If you’ve completed a core rehab programme, physiotherapy has been going well, and you’ve been gradually rebuilding your strength and fitness sensibly – then you might be feeling ready to get back to a fitness regime in earnest. If you’re thinking of ramping things up or setting specific fitness goals, it’s a good idea to work with a trainer or rehab specialist with experience of working with clients with your medical history. They’ll be able to tailor a workout regime and offer specific advice that both supports your goals and minimises the risk of further pain and injury, taking into account any underlying weaknesses or vulnerabilities you may have. The more you understand about your body and how to manage it, the greater the chances of enjoying the activities you love problem-free. 

5. Embrace cross-training and think about the long-term

Lastly, if you want to stay fit and active for life, instead of seeing rehab as something you do for a few weeks and then forget about, think of it as an ongoing lifestyle shift. How? Cross-training. This basically means supporting your fitness goals with different exercises and workouts that bolster your strength. Whether you’re a runner, cyclist, swimmer or hiker, cross-training will support your performance in these things and help you avoid injury. This is particularly important for anybody with a history of back pain, disc injuries and spinal surgery, as maintaining a strong back and core is one of the best weapons in terms of avoiding relapse and further pain.If you’re struggling with a severely herniated disc that hasn’t responded to conservative treatment or considering spinal decompression surgery, our specialist team is here to help – book a consultation via our enquiry form or call us on 020 3950 2409.

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The London Independent Hospital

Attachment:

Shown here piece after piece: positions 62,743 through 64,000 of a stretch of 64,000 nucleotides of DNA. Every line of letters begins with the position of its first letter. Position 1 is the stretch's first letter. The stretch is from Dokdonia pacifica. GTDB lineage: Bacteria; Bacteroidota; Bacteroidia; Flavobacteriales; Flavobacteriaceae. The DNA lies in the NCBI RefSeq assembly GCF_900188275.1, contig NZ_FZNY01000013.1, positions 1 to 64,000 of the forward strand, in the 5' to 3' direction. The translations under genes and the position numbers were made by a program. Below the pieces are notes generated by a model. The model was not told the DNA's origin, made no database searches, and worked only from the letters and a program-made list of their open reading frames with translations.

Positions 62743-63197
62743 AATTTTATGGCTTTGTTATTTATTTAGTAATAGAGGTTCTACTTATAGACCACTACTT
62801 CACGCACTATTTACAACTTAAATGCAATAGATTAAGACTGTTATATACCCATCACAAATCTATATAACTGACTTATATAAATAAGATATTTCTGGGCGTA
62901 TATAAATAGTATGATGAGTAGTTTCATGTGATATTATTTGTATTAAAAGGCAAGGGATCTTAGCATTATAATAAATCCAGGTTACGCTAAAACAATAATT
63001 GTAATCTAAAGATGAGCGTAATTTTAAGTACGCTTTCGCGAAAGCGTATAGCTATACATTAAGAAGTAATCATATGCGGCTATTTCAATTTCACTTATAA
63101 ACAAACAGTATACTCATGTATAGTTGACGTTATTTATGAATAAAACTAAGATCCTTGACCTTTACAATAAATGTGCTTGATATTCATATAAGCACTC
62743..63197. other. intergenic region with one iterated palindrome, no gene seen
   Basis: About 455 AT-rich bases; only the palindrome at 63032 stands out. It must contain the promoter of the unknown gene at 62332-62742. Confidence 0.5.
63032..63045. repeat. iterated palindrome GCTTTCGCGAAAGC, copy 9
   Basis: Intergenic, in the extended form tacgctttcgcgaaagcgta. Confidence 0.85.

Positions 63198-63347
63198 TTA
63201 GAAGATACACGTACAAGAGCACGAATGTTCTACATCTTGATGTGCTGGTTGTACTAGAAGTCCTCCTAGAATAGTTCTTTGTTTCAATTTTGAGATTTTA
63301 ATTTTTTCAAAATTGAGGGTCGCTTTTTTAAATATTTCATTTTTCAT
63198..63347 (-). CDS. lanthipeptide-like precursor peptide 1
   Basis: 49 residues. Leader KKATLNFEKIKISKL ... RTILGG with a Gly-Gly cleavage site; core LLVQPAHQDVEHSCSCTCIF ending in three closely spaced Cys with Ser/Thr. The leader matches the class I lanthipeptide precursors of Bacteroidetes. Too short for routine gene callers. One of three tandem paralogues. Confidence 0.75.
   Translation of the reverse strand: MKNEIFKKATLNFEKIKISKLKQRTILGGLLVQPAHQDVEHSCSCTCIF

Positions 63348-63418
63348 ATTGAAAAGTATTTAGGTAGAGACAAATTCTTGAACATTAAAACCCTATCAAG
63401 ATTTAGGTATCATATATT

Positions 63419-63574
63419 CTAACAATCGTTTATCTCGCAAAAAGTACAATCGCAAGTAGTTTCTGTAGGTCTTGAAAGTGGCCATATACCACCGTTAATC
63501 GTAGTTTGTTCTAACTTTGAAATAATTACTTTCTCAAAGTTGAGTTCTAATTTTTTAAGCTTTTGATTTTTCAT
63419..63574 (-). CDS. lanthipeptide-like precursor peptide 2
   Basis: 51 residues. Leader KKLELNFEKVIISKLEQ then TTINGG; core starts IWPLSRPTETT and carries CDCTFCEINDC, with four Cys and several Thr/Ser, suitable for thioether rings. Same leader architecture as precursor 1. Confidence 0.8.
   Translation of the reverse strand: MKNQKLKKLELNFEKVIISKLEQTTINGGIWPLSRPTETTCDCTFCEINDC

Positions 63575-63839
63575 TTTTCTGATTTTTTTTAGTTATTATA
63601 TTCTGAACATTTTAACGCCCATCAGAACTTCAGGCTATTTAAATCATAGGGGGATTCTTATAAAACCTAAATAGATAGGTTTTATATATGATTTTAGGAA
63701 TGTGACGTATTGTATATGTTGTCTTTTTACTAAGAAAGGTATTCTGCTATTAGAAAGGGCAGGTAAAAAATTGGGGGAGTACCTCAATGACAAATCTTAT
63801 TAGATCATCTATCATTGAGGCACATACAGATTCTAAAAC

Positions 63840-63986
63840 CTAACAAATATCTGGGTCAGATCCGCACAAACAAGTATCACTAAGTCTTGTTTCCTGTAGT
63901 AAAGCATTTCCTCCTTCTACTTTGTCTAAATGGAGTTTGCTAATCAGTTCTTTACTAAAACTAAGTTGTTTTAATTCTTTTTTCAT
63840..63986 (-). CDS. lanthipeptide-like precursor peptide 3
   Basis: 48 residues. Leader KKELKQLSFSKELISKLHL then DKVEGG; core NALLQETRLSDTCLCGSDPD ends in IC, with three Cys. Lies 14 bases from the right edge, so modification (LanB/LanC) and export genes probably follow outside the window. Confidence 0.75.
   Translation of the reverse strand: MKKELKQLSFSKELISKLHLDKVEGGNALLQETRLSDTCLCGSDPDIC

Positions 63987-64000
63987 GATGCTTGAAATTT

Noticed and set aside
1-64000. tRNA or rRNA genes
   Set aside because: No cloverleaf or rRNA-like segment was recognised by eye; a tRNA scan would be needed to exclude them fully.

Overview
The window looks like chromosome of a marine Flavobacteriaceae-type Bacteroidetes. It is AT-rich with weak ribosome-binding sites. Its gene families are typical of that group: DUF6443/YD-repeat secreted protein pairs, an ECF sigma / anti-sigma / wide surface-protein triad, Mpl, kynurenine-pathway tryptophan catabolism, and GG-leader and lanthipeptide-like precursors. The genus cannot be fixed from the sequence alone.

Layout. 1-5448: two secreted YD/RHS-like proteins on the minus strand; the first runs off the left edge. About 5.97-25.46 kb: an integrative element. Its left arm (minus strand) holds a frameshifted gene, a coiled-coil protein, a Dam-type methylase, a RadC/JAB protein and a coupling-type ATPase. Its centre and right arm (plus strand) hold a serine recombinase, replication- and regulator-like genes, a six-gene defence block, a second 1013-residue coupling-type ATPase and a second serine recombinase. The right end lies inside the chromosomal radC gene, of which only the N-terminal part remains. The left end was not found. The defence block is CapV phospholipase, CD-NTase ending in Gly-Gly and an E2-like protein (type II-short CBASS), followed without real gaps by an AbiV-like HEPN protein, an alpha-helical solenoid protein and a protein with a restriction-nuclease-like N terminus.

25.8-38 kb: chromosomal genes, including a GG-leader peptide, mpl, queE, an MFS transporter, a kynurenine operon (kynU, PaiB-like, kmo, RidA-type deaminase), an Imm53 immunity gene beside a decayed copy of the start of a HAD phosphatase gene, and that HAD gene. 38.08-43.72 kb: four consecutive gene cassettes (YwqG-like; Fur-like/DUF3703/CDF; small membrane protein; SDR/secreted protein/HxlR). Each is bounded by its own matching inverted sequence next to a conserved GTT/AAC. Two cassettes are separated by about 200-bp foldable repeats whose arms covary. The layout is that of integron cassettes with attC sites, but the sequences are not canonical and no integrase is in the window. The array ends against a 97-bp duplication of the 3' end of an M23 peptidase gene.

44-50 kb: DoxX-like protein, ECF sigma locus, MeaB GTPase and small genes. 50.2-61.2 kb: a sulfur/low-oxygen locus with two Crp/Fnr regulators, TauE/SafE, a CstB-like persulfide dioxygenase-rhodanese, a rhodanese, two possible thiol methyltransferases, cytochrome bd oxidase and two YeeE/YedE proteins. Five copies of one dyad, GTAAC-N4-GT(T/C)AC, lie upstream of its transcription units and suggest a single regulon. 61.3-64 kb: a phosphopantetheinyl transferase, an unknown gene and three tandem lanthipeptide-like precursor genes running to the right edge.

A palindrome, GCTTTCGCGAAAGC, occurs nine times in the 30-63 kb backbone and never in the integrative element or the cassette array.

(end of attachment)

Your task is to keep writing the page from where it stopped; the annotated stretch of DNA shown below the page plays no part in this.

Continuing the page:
1 Beaumont Square, London E1 4NL

0808 101 0337

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The London Independent Hospital
1 Beaumont Square, London E1 4NL

0808 101 0337

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London Clinic
20 Devonshire Pl, Marylebone, London W1G 6BW

02079354444

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Lycahealth Canary Wharf
1 Westferry Circus, Canary Wharf, London E14 4HD

020 7132 1440

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Hospital of St John and St Elizabeth
60 Grove End Rd, London NW8 9NH

020 7806 4000

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Blackheath Hospital
40-42 Lee Terrace, Blackheath, London SE3 9UD

020 8318 7722

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London Bridge Hospital
27 Tooley St, London SE1 2PR

020 7407 3100

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Bupa Cromwell Hospital
164-178 Cromwell Rd, Kensington, London SW5 0TU

020 7460 2000

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The Wellington Hospital
Wellington Pl, London NW8 9LE

020 3733 5344

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Highgate Hospital
17-19 View Rd, Highgate, London N6 4DJ

020 8341 4182

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Otima health
19 Harley St, Marylebone, London W1G 9QJ

020 7036 8800

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Harris Private and International Patient Unit, Great Ormond Street Hospital
Great Ormond St, London WC1N 3JH

020 7405 9200

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The Portland Hospital
205-209 Great Portland St, London W1W 5AH

020 3627 1534